In large saucepan, melt niter kibe on medium-high heat. Add onion, garlic and ginger. Cook, stirring, 7 minutes to soften onion. Add berbere. Cook 1 minute. Add lamb. Cook, stirring to coat well, 4 minutes. Add water and salt. Raise heat to high; bring to a boil. Reduce heat to medium; simmer, covered, 1 hour or until lamb is tender.

Makes 6 side servings.

Ethiopian Yellow Split Peas

This Alicha Wat is adapted from Taste of Ethiopia.

1 tbsp vegetable oil

1 onion, minced

1 tbsp minced garlic

1 tsp turmeric

1 cup yellow split peas, washed

5 cups water + more as needed

Salt to taste

In saucepan, heat oil over medium-high. Add onion, garlic and turmeric. Cook, stirring, 7 minutes until onion softens. Add peas and 5 cups water. Raise heat to high; bring to a boil; skim foam. Reduce heat to medium; partially cover. Simmer, stirring occasionally and adding more water if needed, until peas are very tender and become creamy when stirred, about 60 minutes. Season with salt.

Makes 4 side servings.

Spicy Ethiopian Chicken

This Doro Wat has been adapted from Taste of Ethiopia.

1/4 cup niter kibe

2 onions, chopped

1 tbsp minced garlic

1/4 cup berbere

1 tbsp ground cardamom

6 skinless chicken pieces (mix of breasts, thighs and legs)

4 cups water

1/2 tsp salt

6 hard-cooked eggs, peeled

In large saucepan, heat niter kibe over medium-high. Add onions and garlic. Cook, stirring, 5 minutes. Add berbere and cardamom. Cook, stirring, 1 minute. Add chicken, 1/2 cup water and salt. Raise heat to high; bring to a boil. Reduce heat to medium; simmer, stirring and turning chicken frequently, 20 minutes. Add remaining 3-1/2 cups water. Simmer 20 minutes. Add eggs. Simmer 20 minutes or until sauce thickens.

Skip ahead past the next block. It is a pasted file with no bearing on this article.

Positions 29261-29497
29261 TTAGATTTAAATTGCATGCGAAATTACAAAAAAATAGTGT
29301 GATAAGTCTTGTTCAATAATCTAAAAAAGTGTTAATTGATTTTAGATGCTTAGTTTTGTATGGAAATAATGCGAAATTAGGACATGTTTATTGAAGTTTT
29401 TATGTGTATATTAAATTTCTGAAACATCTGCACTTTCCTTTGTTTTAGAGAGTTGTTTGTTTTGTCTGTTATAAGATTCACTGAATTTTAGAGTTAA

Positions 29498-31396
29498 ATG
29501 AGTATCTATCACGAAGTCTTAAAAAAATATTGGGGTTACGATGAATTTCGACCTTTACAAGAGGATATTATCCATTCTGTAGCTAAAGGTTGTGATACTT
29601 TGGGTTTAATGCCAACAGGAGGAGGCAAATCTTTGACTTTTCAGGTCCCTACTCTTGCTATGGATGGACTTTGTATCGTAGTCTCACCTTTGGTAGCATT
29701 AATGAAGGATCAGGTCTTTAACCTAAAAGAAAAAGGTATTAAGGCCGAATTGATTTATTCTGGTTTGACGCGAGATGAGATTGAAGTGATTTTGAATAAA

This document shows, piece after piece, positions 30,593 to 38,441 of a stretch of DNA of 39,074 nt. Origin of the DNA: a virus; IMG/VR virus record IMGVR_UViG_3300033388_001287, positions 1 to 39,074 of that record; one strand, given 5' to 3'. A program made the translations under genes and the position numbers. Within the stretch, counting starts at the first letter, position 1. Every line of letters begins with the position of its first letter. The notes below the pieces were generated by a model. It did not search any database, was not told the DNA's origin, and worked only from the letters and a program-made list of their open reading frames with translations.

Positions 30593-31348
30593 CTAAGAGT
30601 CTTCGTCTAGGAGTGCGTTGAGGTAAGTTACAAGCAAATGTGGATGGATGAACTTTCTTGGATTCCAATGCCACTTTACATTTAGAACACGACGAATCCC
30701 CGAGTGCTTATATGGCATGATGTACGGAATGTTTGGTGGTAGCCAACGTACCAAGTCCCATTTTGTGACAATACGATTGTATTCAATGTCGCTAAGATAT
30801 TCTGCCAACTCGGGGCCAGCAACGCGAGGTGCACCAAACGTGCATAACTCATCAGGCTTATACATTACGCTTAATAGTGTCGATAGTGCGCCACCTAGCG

Makes 6 side servings.

Ethiopian Collard Greens

This Gomen Wat has been adapted from Taste of Ethiopia.

1 lb (450 g) collard greens, coarse stems discarded, leaves and thin stems washed, drained, coarsely chopped

1 tbsp vegetable oil

1 onion, chopped

1 tbsp each: minced garlic, minced ginger

2 jalapeño peppers, seeded, minced

2 cups water

Salt to taste

In large saucepan of boiling water, cook collards until soft, about 30 minutes. Drain; finely chop.

In same saucepan, heat oil over medium-high. Add onion, garlic, ginger and jalapeño. Cook, stirring, 7 minutes, until onions soften. Add collards, 2 cups water and salt. Reduce heat to medium. Simmer, covered, until most of water is absorbed and greens are very tender.

Makes 4 side servings.

Spicy Crumbled Injera

This breakfast dish, Fit'fit, is adapted from Taste of Eritrea: Recipes From One of East Africa's Most Interesting Little Countries (Hippocrene, 2000, $34.95) by American writer Olivia Warren.

2 pieces injera, torn into pieces

1/2 cup niter kibe

1 tbsp berbere seasoning

Place injera in bowl.

In small saucepan, melt niter kibe on medium-high heat. Add berbere; cook 1 minute. Remove from heat. Let stand 5 minutes. Pour over injera. Mix vigorously with fork into crumbs.

Eat by hand by forming crumbs into small balls with your fingers.

Makes 2 to 4 servings.